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Articles of 2004

A Feeling On Andrew Golota



One of my biggest frustrations in life is being right when I wanted to be wrong. What makes this a double whammy for me is this usually unfolds letter perfect when the thing I feel will happen is something I don't want to. I have that feeling about one of my least favorite fighters, Andrew Golota. I can forgive almost anything once, but Golota has flat-out quit in more than a few of his biggest fights while being paid millions of dollars. Every time I see some four round fighter get up again and again for a couple hundred dollars, I think of him quitting.

Golota's last misdeed came in October 2000 in his fight with Mike Tyson—a fight he quit in between the second and third round. The fight ended with Golota fighting with his trainer Al Certo, telling Certo that he was not going out for the third round. Just as I asked then, when is the last time anyone saw a fighter at any level tell their corner he's not fighting anymore? I often wonder what went through the mind of warriors like Saad, Holyfield, Frazier, and Gatti when they witnessed Golota submit?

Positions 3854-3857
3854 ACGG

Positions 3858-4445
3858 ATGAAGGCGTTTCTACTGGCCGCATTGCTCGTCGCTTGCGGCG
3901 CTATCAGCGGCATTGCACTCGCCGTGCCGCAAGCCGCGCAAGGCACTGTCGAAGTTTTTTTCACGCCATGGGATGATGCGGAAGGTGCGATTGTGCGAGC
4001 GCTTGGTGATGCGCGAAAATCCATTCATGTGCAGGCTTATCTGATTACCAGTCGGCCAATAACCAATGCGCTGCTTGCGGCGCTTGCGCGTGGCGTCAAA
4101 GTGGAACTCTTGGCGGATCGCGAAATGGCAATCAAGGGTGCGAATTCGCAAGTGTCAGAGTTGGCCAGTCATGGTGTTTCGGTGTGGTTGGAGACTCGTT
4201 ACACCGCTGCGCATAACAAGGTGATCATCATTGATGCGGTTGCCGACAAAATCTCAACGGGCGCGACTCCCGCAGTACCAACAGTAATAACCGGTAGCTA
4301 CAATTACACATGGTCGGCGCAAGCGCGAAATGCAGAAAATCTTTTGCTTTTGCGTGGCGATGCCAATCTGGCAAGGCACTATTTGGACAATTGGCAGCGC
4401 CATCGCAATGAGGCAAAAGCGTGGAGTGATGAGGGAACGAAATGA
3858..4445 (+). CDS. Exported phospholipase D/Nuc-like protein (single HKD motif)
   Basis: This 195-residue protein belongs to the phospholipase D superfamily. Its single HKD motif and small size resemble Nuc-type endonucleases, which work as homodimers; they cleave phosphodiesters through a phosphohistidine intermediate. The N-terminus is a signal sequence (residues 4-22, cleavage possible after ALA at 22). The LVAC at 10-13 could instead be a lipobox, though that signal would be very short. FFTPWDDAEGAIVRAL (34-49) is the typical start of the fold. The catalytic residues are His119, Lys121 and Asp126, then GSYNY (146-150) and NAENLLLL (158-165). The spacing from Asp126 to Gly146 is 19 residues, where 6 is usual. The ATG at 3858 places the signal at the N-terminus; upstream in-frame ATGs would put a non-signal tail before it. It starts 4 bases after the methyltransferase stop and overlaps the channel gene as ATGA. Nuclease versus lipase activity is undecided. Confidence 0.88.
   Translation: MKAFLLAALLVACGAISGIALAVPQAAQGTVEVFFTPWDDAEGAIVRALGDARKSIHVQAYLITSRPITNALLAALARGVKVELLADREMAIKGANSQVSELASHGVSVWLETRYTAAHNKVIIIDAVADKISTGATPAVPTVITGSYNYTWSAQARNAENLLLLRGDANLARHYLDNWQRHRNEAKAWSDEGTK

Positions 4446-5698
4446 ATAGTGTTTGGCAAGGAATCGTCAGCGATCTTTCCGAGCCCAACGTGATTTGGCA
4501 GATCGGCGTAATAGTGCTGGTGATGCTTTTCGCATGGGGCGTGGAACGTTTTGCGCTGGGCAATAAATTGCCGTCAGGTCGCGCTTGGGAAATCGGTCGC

Golota retired from boxing after the Tyson fight in October, 2000. In August of 2003 he returned to the ring and stopped Brian Nix. Two months later he stopped Terrence Lewis. In February of this year Golota signed a promotional contract with Don King. Two short months after signing with King, Golota fought IBF heavyweight champion Chris Byrd, who is also promoted by King. Golota said before the fight that his past was behind him and he knew this was his last chance to right his career. Golota showed up for the fight with Byrd in great shape, and never looked more cut. Against possibly the trickiest fighter in the division stylistically, Golota fought well and never came close to losing his composure. The fight was extremely close and was declared a draw when the judges’ scores were tabulated.